2. to facilitate and encourage the proactive use of post categories/tags by groups of bloggers with shared interests. All searches can be bookmarked for reference, making it possible to create useful resources of blogging about specific news, topics, conferences, etc, in a similar fashion to Twitter hashtags. Bloggers could agree on a shared tag for posts, or an event organiser could announce one in advance, as is often done with Twitter hashtags.

Caveats and Work in Progress

This does not search post content, and it will not find any informal keywords/hashtags within the body of posts.

If EMC doesn't find any <category> tags for a post in the RSS feed it is classified as uncategorized. These and any <category> 'uncategorized' from the feed are omitted from search results. (It should always be borne in mind that some bloggers never use any kind of category or tag at all.)

This will not be a 'real time' search, although EMC updates content every few hours so it's never very far behind events.

The search is at present quite basic and limited. I plan to add a number of more sophisticated features in the future including the ability to filter by blog tags and by dates. I may also introduce RSS feeds for search queries at some point.

Constructing Search Query URLs

If you'd like to use an event tag, it's possible to work out in advance what the URL will be, without needing to visit EMC and run the search manually (though you might be advised to check it works!). But you'll need to use URL encoding as appropriate for any spaces or punctuation in the tag (so it might be a good idea to avoid them).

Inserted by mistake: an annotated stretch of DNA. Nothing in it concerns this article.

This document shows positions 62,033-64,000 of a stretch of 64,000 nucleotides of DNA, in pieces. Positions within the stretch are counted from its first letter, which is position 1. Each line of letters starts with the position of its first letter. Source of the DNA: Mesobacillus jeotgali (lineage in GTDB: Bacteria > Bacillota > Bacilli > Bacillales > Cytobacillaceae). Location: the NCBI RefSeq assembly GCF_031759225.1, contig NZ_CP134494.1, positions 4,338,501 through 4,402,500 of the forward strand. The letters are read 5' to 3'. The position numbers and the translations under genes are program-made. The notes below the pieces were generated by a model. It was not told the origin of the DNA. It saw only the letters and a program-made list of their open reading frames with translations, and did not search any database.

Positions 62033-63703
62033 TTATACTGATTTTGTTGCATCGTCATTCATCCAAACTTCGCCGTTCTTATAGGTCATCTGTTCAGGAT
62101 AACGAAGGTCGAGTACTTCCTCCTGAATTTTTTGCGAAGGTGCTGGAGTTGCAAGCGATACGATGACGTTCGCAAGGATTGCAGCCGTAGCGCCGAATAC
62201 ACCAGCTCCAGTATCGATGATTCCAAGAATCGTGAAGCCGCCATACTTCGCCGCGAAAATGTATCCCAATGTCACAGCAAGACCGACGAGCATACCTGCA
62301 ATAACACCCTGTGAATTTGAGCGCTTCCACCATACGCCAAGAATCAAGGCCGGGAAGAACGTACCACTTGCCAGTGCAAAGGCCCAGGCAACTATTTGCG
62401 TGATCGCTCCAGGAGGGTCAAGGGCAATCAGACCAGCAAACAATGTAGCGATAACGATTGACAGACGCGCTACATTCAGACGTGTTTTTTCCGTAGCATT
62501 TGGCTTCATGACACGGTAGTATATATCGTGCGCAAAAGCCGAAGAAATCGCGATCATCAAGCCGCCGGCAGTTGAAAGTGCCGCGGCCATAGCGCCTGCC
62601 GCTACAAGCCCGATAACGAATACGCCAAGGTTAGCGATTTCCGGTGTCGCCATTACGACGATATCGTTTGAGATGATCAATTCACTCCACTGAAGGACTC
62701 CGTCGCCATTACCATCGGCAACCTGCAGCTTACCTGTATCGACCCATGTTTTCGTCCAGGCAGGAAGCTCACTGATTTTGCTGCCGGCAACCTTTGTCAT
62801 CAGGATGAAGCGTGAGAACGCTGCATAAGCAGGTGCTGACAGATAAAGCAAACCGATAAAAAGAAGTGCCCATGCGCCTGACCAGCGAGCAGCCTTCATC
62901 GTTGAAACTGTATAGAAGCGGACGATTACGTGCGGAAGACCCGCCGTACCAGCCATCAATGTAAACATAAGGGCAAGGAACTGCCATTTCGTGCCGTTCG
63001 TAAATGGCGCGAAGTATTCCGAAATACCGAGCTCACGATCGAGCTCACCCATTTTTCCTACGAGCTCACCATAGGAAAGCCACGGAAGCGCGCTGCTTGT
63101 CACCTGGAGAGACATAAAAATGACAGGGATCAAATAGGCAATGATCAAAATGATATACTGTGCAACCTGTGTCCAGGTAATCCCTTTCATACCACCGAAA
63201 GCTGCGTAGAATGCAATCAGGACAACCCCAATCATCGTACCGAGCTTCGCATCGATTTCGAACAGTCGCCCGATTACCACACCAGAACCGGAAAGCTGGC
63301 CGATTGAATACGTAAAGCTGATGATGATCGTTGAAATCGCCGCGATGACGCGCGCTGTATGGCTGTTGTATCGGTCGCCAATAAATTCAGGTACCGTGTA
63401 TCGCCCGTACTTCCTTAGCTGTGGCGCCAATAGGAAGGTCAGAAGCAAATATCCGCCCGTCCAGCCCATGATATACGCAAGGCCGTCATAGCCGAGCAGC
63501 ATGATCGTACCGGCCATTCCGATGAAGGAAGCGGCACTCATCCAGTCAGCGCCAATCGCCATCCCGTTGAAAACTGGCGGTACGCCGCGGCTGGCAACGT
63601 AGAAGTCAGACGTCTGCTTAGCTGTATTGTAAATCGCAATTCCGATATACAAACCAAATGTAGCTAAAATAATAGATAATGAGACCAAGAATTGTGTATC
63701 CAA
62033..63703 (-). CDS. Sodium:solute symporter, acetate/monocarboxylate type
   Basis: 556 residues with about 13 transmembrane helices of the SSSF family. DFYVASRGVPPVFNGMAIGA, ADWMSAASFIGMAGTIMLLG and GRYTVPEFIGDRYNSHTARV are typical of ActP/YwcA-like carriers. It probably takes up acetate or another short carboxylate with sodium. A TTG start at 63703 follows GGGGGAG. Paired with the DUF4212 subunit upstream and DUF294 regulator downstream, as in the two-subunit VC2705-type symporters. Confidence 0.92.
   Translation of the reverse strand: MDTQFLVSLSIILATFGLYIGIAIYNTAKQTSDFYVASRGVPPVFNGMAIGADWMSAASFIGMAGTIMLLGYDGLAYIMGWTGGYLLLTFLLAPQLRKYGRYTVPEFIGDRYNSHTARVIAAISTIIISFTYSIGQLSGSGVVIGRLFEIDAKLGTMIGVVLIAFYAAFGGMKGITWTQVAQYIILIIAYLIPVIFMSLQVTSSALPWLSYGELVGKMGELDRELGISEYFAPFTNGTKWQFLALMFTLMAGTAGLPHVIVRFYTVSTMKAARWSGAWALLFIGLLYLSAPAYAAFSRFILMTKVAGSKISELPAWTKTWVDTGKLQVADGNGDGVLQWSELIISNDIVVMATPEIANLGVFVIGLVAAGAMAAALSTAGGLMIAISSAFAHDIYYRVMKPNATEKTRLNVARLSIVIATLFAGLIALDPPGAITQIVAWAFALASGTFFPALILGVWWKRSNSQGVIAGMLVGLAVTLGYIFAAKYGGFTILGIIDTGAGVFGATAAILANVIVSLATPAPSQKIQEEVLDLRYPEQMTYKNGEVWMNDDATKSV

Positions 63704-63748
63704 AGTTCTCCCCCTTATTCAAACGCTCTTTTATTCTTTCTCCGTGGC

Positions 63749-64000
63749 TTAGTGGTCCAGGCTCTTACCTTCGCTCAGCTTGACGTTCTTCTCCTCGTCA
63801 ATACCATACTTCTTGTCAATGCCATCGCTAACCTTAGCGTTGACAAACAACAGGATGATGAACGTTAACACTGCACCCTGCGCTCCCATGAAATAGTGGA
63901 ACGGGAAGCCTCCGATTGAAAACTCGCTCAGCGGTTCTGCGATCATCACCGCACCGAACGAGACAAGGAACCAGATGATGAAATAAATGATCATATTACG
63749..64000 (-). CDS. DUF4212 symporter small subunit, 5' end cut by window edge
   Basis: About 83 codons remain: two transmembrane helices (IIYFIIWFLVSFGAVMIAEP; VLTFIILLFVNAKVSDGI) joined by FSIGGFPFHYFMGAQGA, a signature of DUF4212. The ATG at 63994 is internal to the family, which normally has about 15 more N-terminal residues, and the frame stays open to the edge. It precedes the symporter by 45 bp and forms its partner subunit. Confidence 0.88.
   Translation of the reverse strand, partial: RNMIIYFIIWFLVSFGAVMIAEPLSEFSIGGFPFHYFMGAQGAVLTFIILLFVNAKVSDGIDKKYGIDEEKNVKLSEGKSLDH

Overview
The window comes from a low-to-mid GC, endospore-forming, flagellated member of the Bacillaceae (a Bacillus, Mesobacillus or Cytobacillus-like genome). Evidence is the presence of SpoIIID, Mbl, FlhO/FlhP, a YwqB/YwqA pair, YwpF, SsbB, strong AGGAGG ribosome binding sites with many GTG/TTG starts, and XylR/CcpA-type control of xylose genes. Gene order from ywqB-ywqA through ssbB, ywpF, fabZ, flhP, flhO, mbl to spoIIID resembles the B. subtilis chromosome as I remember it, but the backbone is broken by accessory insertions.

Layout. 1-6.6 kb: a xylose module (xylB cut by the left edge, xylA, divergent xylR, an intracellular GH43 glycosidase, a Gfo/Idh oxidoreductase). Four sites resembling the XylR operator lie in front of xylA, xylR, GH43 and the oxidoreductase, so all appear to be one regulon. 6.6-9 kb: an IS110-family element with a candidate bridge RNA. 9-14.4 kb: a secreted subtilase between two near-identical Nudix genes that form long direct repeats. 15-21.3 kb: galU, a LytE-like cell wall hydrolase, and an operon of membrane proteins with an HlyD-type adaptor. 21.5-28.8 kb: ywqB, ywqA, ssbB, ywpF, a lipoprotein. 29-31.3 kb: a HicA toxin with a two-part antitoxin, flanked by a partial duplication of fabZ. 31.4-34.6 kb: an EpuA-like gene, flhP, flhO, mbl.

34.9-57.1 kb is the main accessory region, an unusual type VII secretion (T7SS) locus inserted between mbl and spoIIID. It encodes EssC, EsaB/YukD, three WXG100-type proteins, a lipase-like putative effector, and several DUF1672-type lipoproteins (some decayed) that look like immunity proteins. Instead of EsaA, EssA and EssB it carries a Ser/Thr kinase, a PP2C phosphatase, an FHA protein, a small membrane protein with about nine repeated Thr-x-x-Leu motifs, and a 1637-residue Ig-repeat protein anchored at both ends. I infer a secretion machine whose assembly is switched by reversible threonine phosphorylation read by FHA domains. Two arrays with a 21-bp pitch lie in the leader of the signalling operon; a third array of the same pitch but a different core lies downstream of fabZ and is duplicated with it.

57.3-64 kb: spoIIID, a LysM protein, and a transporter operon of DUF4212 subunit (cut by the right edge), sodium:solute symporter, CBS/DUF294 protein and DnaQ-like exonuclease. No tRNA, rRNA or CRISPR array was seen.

This is the basic structure:

http://emc.historycarnival.org/searchcat?s={search term or phrase}

For example, the URL for a simple search for categories containing London:

http://emc.historycarnival.org/searchcat?s=london

The URL for a search for the exact category Gunpowder Plot:

http://emc.historycarnival.org/searchcat?s=Gunpowder%20Plot&exact=on

In this more complex URL, %20 is the URL encoding for a space between words and &exact=on adds the exact category requirement.

I'll do my best to ensure that the basic URL construction (searchcat?s=...) is stable and persistent as long as the site is around.